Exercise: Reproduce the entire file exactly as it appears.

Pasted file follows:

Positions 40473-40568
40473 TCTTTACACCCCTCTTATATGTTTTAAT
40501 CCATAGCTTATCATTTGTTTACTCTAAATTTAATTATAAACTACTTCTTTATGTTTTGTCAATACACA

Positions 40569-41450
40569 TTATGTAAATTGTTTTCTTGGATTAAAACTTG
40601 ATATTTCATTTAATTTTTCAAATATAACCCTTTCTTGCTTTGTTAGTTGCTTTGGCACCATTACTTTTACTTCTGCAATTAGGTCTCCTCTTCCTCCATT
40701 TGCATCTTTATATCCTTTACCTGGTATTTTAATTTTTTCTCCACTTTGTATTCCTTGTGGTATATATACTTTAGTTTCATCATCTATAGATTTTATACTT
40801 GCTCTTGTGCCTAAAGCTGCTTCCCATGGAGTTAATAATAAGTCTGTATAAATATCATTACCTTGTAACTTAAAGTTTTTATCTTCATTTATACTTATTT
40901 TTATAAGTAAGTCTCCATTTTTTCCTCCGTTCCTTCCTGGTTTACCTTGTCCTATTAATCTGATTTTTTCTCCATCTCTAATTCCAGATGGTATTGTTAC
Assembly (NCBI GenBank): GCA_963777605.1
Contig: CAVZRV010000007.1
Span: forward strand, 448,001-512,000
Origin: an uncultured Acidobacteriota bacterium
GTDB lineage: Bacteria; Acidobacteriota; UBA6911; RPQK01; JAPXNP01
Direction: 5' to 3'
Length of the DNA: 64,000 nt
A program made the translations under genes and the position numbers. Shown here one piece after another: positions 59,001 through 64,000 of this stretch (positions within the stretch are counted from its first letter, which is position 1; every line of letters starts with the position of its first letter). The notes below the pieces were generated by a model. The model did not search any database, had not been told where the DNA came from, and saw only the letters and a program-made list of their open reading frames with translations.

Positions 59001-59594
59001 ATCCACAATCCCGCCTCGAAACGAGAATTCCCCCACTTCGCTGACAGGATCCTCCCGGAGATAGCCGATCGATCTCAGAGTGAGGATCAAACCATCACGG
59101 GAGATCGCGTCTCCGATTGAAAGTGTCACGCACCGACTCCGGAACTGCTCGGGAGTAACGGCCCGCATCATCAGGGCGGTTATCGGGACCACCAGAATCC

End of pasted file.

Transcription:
Positions 40473-40568
40473 TCTTTACACCCCTCTTATATGTTTTAAT
40501 CCATAGCTTATCATTTGTTTACTCTAAATTTAATTATAAACTACTTCTTTATGTTTTGTCAATACACA

Positions 40569-41450
40569 TTATGTAAATTGTTTTCTTGGATTAAAACTTG
40601 ATATTTCATTTAATTTTTCAAATATAACCCTTTCTTGCTTTGTTAGTTGCTTTGGCACCATTACTTTTACTTCTGCAATTAGGTCTCCTCTTCCTCCATT
40701 TGCATCTTTATATCCTTTACCTGGTATTTTAATTTTTTCTCCACTTTGTATTCCTTGTGGTATATATACTTTAGTTTCATCATCTATAGATTTTATACTT
40801 GCTCTTGTGCCTAAAGCTGCTTCCCATGGAGTTAATAATAAGTCTGTATAAATATCATTACCTTGTAACTTAAAGTTTTTATCTTCATTTATACTTATTT
40901 TTATAAGTAAGTCTCCATTTTTTCCTCCGTTCCTTCCTGGTTTACCTTGTCCTATTAATCTGATTTTTTCTCCATCTCTAATTCCAGATGGTATTGTTAC
Assembly (NCBI GenBank): GCA_963777605.1
Contig: CAVZRV010000007.1
Span: forward strand, 448,001-512,000
Origin: an uncultured Acidobacteriota bacterium
GTDB lineage: Bacteria; Acidobacteriota; UBA6911; RPQK01; JAPXNP01
Direction: 5' to 3'
Length of the DNA: 64,000 nt
A program made the translations under genes and the position numbers. Shown here one piece after another: positions 59,001 through 64,000 of this stretch (positions within the stretch are counted from its first letter, which is position 1; every line of letters starts with the position of its first letter). The notes below the pieces were generated by a model. The model did not search any database, had not been told where the DNA came from, and saw only the letters and a program-made list of their open reading frames with translations.

Positions 59001-59594
59001 ATCCACAATCCCGCCTCGAAACGAGAATTCCCCCACTTCGCTGACAGGATCCTCCCGGAGATAGCCGATCGATCTCAGAGTGAGGATCAAACCATCACGG
59101 GAGATCGCGTCTCCGATTGAAAGTGTCACGCACCGACTCCGGAACTGCTCGGGAGTAACGGCCCGCATCATCAGGGCGGTTATCGGGACCACCAGAATCC